Journals by Lizzie Borden’s lawyer Andrew J. Jennings to be conserved and published

The Jennings’ journals surface after 120 years

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The Jenning’s Journals. People has searched for a final clue here. Did she or didn’t she?
Andrew Jackson Jennings (1849-1923) was Lizzie Borden’s attorney during the two weeks of trial in 1893. Lizzie herself had already spend 9 months in prison prior up to the trial. During the trial about a year after the murders the prosecution received several blows. Lizzie Borden’s inquest was not considered valid since she was high on morphine when the police questioned her. Her attorney also complained her legal rights was set aside a she was questioned without any attorney present. The autopsies didn’t reveal any signs of poison being present so the pharmacist testimony about Lizzie trying to buy prussic acid (cyanide) a day before the murders was ruled out.

THE CONSERVATION OF THE JENNING’S JOURNAL is good news to all people interested in the local history of Falls City, New England and the murder case. The murder of Lizzie Borden’s parents remains one of the most sensational and unsolved crimes in the american history. As the prime suspect Lizzie Borden was found not guilty of murder the local citizens of Fall River alienated her and the nursery rhyme Lizzie Borden took an axe…rendered her guilty for all time.

The Jennings’ journals consists of a scrap-book with newspaper clips concerning the unsolved case and a reference ledger. At time miss Borden had the best attorney money could buy at this time, Andrew Jackson Jennings. When the journals were opened people searched for evidence of Lizzie’s guilt. There was none. If Lizzie had confessed murder to her lawyer he certainly wouldn’t have written anything down about it which would be left to other people to read about. 

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Lizzie A. Borden (1860-1927)
THE TRIAL of Lizzie Borden has often been compared to O.J Simpson’s trial. Both were rich and was accused of double-murder. Both faced death penalty.  Both had good lawyers who may have helped them get away with murder. During the trials media showed a great interest in both cases and produced sensational headlines. Both of them did crime after they were acquitted of the murders. Lizzie Borden was however never sentenced again, but she did take up on a bad habit from her youth – shoplifting. This resulted in a police warrant but she was able to make it fair with the shop keepers by paying for what she had stolen. This was not a problem since Lizzie and her sister Emma became millionaires after the death of their father.

But the murder trial was not the last time the American Justice System would hear about Lizzie Borden. There was another incident embarrassing to Lizzie who never moved away from Fall City. Only a few years after acquittal a judge received a letter from a married man accusing his wife of lesbianism and Lizzie’s name was mentioned as evidence from a correspondence. The judge dismissed the accusation as frivolous.

Crime Scene, August 4th 1892 

Abby Borden was killed first and then the killer hid in the house for about one and half hour until Andrew Borden arrived home. One dead body and a killer waiting for one and a half hour in the building without anyone in the household taking ay notice. This murder case must be unique. Andrew came home a bit early that day because he was not feeling well. Upon arrival Andrew is surprised he cannot enter his house, it’s locked. After awhile Lizzie opens the door.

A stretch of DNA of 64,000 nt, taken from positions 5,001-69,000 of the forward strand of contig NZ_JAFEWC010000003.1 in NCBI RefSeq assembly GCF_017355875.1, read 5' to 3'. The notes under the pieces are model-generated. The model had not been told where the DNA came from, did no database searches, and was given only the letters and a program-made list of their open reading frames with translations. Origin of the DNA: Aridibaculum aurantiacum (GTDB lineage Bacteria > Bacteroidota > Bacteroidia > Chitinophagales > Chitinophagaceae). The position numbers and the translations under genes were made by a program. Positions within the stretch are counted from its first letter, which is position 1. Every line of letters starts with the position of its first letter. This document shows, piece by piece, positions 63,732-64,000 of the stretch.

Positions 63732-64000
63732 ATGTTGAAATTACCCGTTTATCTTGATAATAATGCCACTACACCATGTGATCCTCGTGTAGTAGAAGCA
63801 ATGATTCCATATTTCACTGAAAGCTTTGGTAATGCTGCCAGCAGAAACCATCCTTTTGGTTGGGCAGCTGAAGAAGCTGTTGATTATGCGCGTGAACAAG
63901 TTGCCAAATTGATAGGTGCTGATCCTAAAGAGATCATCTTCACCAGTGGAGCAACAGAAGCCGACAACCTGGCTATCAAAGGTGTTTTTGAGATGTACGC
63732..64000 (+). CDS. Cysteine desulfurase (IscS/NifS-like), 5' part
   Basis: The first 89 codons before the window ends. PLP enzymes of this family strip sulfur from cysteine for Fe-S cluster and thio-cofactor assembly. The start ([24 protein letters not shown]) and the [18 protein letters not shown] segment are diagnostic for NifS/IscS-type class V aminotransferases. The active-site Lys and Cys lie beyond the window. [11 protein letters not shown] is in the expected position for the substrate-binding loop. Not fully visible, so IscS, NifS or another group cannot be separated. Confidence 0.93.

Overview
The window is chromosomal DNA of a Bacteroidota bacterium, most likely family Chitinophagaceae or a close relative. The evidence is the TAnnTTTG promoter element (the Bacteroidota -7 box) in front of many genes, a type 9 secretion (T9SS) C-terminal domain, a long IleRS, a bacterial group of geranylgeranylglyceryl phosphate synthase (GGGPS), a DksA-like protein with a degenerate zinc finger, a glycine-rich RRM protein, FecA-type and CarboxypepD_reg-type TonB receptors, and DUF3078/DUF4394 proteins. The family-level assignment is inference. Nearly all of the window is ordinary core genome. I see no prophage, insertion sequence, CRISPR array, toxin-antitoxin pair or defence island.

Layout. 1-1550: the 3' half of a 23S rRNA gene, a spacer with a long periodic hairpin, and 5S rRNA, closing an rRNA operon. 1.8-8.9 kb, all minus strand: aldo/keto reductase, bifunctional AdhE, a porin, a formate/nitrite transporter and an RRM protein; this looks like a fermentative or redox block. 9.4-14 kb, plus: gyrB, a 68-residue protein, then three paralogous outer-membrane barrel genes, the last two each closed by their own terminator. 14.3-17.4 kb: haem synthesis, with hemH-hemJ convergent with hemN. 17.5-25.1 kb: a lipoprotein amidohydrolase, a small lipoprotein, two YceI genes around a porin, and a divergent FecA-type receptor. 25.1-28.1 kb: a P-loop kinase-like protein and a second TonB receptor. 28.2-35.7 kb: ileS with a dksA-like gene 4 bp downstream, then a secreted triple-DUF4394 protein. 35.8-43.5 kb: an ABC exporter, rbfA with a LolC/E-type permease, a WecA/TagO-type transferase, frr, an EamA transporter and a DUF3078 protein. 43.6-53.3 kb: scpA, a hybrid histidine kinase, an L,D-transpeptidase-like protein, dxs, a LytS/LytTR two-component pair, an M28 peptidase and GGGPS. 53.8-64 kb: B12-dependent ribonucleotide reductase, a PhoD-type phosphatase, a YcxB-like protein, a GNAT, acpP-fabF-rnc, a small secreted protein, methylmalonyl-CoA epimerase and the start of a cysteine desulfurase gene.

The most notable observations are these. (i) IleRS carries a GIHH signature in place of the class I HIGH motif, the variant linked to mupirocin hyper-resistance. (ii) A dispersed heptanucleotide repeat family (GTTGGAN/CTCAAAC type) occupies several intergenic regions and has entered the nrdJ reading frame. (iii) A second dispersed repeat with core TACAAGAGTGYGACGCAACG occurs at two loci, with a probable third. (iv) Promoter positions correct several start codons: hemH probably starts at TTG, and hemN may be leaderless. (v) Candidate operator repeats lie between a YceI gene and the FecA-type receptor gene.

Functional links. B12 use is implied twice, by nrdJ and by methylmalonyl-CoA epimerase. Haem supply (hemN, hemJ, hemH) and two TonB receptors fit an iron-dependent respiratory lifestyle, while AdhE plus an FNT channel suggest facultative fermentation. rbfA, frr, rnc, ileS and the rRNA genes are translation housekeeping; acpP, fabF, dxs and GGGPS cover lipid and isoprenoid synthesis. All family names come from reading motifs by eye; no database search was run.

While Abby Borden was clubbed down with the through hatched 19 blows Andrew Borden’s face was hacked out beyond recognition. One of his eyeballs was split. The photos from the crime scene are hideous and Mr Borden had literally no face left! Lizzie also gives the maid Bridget Sullivan alibi. During the trial Lizzie showed some strange behaviour. She was often seen giggling and behaving irrational. Many times she was looking at her lawyer for some support almost asking him how to behave properly. After the trial and Lizzie’s acquaintance Bridget moved from Fall River never to be heard from again. In the town’s Central Church the Borden family owned a pew. Once acquitted Lizzie wanted go back to her church. When she got there she noticed all seats around hers was empty. She understood that people had moved away from her on propose and after the experience she never sat her foot in that church again.

Tensions within the family revealed

There was much tension within the family and the house. The irish maid Bridget Sullivan probably didn’t like working there and she wasn’t even addressed by her own Christian name. Instead the family  used the previous maids name whenever they called on Bridget. At court Bridget was asked bout this – didn’t she find it derogatory?  Bridget Sullivan answered she didn’t mind this.

MUCH OF THE FUSS in the family sprung from Andrew Borden’s marriage to Abby McDuffy. They married 2-3 years after the death of Emma and Lizzie’s biological mother. His daughters never seemed to have accepted the new wife and at one point Lizzie stopped calling Mrs Borden “mother”.

At the age of 32 Lizzie was given 4 dollars a week in pocket-money and it’s possible she thought 4 dollars wasn’t enough for her. The shoplifting also embarrassed her father but he paid all these expenses whenever a shopkeeper needed to talk to him about Lizzie’s behaviour in the store. On one occasion she stole jewellery at home. More tensions arouse in the household as Andrew announced he was going to buy a new house to their stepmother’s sister. When Lizzie and Emma heard this they stopped taking meals together with Abby and prefered eating in another room. It could not have been easy for Abby Borden to be a new mother to these girls and there was a big difference in age between her and Andrew. After the death of his first wife he needed someone to take her place and Abby was unmarried. The marriage was likely not a love match. WHEN the police asked questions about her mother Abby Borden, Lizzie was quick to respond that she was not her real mother, but a stepmother.